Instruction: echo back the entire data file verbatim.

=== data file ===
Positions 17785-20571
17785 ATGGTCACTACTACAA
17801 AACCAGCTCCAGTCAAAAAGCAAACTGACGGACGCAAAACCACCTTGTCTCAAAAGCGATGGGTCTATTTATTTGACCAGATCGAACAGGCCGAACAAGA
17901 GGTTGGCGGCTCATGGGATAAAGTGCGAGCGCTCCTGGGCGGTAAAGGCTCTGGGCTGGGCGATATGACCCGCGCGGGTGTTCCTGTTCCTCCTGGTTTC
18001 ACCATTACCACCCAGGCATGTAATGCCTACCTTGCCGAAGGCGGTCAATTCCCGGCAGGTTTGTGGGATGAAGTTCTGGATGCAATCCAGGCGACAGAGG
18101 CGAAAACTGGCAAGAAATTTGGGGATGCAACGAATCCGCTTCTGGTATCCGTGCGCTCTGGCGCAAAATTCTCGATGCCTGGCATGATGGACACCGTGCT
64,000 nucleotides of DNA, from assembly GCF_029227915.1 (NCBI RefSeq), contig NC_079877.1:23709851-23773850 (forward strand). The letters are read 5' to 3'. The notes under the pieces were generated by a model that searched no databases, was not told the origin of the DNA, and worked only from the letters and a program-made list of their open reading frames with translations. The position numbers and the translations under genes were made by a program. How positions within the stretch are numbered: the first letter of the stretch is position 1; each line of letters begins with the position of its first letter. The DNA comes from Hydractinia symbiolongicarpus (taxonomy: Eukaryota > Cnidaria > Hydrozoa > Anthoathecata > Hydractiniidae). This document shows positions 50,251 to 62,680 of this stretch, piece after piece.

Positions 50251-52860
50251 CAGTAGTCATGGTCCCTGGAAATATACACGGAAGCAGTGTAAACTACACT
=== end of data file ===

Positions 17785-20571
17785 ATGGTCACTACTACAA
17801 AACCAGCTCCAGTCAAAAAGCAAACTGACGGACGCAAAACCACCTTGTCTCAAAAGCGATGGGTCTATTTATTTGACCAGATCGAACAGGCCGAACAAGA
17901 GGTTGGCGGCTCATGGGATAAAGTGCGAGCGCTCCTGGGCGGTAAAGGCTCTGGGCTGGGCGATATGACCCGCGCGGGTGTTCCTGTTCCTCCTGGTTTC
18001 ACCATTACCACCCAGGCATGTAATGCCTACCTTGCCGAAGGCGGTCAATTCCCGGCAGGTTTGTGGGATGAAGTTCTGGATGCAATCCAGGCGACAGAGG
18101 CGAAAACTGGCAAGAAATTTGGGGATGCAACGAATCCGCTTCTGGTATCCGTGCGCTCTGGCGCAAAATTCTCGATGCCTGGCATGATGGACACCGTGCT
64,000 nucleotides of DNA, from assembly GCF_029227915.1 (NCBI RefSeq), contig NC_079877.1:23709851-23773850 (forward strand). The letters are read 5' to 3'. The notes under the pieces were generated by a model that searched no databases, was not told the origin of the DNA, and worked only from the letters and a program-made list of their open reading frames with translations. The position numbers and the translations under genes were made by a program. How positions within the stretch are numbered: the first letter of the stretch is position 1; each line of letters begins with the position of its first letter. The DNA comes from Hydractinia symbiolongicarpus (taxonomy: Eukaryota > Cnidaria > Hydrozoa > Anthoathecata > Hydractiniidae). This document shows positions 50,251 to 62,680 of this stretch, piece after piece.

Positions 50251-52860
50251 CAGTAGTCATGGTCCCTGGAAATATACACGGAAGCAGTGTAAACTACACT